The same thing happens with the water droplet as well, this angle of incidence at this surface for each colored light is such that they all bend in the same medium, so these different colored light rays are now at the air-water interface again for the third time. However, at this time, the total internal reflection doesn’t occur and these rays bend in the air but now these rays are separated by some amount.

This is because the three refractions created a larger gap between these colors, so all the water droplets in the red region of the rainbow behave in the same manner.

You can see the red color only while all other light colors got refracted.

This is because only the red color from this region reaches our eyes while all other colors are refracted at such a large angle that they don’t reach our eyes on the ground. Similarly, it happens for the region of other colors as well.

This is how rainbows form in the sky.

How to Make a Rainbow?

Things required to make rainbows are:

  1. Granulated sugar

  2. Coloring tablets or food coloring water

  3. Straw

  4. Six glasses

  5. Measuring spoon


Instructions

Fill each glass with water and add different amounts of sugar in each glass numbered from 1 to 5.

  1. Add 0 tablespoon of sugar and red color to it.

  2.  Add one tablespoon of sugar and orange food color to it.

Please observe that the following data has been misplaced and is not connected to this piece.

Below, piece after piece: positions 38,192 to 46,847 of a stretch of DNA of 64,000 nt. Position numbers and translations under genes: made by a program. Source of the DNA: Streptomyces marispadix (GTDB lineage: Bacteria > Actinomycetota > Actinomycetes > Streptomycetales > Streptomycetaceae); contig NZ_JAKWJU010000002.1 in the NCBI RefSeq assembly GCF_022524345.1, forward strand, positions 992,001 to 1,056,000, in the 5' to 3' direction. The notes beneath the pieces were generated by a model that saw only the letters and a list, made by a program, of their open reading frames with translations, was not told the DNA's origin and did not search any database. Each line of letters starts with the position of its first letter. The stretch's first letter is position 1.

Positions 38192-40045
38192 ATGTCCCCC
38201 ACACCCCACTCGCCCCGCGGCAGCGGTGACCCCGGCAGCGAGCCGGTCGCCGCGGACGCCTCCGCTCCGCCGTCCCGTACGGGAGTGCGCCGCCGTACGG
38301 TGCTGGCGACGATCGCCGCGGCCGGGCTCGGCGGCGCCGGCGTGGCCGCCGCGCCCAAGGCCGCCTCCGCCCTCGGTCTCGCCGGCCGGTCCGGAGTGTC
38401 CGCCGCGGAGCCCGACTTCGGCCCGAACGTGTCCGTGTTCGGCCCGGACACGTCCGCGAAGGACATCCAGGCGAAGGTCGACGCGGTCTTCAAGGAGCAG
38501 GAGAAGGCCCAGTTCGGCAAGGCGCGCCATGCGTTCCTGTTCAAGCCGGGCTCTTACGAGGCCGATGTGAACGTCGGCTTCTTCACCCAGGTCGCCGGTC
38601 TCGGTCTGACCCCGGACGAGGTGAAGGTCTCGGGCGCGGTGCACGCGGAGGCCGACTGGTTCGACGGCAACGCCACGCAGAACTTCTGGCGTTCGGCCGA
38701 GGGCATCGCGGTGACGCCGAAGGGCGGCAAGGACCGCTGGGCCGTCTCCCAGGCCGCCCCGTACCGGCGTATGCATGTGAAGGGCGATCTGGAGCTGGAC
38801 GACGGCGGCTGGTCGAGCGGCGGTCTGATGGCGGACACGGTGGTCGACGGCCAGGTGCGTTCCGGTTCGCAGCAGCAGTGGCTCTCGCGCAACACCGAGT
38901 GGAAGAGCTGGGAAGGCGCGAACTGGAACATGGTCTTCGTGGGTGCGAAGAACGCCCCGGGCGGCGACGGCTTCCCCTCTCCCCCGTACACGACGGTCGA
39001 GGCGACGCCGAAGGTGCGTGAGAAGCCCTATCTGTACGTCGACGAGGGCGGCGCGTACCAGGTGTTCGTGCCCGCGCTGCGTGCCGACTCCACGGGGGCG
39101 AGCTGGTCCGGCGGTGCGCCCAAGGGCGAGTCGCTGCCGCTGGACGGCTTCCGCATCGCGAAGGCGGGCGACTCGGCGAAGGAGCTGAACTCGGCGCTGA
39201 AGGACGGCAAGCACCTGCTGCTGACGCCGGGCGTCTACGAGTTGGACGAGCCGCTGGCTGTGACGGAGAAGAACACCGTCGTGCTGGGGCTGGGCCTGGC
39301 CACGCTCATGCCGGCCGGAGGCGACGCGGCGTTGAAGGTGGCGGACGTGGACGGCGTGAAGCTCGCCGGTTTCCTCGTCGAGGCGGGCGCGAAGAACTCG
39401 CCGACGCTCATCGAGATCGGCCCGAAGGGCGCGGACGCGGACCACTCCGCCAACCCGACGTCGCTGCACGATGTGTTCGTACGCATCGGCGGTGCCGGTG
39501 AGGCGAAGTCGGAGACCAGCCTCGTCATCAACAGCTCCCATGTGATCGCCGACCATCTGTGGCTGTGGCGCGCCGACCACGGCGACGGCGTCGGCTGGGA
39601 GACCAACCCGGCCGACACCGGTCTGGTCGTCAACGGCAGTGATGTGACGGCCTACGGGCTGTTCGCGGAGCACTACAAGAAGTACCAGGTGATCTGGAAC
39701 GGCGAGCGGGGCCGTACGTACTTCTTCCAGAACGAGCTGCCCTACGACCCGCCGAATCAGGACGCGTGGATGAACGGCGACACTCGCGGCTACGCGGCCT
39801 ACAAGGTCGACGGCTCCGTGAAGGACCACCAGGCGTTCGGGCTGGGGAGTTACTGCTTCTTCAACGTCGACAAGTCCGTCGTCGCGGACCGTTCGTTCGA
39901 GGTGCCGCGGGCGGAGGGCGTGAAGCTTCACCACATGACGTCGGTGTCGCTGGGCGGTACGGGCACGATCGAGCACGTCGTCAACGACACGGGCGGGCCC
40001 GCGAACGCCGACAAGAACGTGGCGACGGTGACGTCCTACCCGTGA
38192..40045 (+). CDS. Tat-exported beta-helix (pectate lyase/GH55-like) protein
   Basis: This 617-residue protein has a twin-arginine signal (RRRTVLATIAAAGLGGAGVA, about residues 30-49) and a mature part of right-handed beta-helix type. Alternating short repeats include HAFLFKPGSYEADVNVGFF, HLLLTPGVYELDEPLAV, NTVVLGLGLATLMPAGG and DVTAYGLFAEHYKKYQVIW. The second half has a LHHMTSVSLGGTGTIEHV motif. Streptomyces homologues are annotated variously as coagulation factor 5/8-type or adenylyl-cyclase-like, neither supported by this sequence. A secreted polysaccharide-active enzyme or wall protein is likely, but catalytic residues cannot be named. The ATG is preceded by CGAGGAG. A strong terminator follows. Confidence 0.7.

3.  Add two tablespoons of sugar and yellow food color to it.

  4.  Add three tablespoons of sugar and green food color to it.

  5. Add four tablespoons of sugar and blue food color to it.

  6. Add five tablespoons of sugar and food color to it.

Stir these glasses until the sugar is dissolved.

Now, transfer about half of the blue into the empty glass, slowly add green water of the same amount on the top of the blue water, and do the same for the next colors.

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You can see a beautiful rainbow. 


How to Create a Rainbow?

Materials Required

  1. Water 

  2. Sunlight


Tools

  1. Prism

  2. Whiteboard


Method 

  1. Place a whiteboard on the ground under the sunlight.

  2. Place the prism above the whiteboard.

  3. Now, rotate the prism at certain angles until you get a rainbow.

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FAQ (Frequently Asked Questions)

1. Why Are Rainbows Called Rainbows?

The answer to this question is pretty simple, it's because the water droplets act as a prism that disperses the white sunlight into its seven constituent colors. So, a band of seven colors is called the rainbow.

2. Why is Indigo No Longer the Color of the Rainbow?

Indigo color is regarded as one of the colors in the visible spectrum in the rainbow; however, we can’t see this color because our eyes are not sensitive to this color.

3. Do Rainbows End?

There is no end of rainbows as they are full circles spread all over in the sky, extended beyond the horizon. 

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We get a partial view of rainbows because the horizon gets in our way, and it blocks the full-circle of rainbows. If you wish to see the end of rainbows, it’s impossible to do so.

4. How Long Do the Rainbows Last?

The rainbow was recorded as lasting six hours, according to the Guinness World Records. They typically last much less than an hour, according to the Guinness website.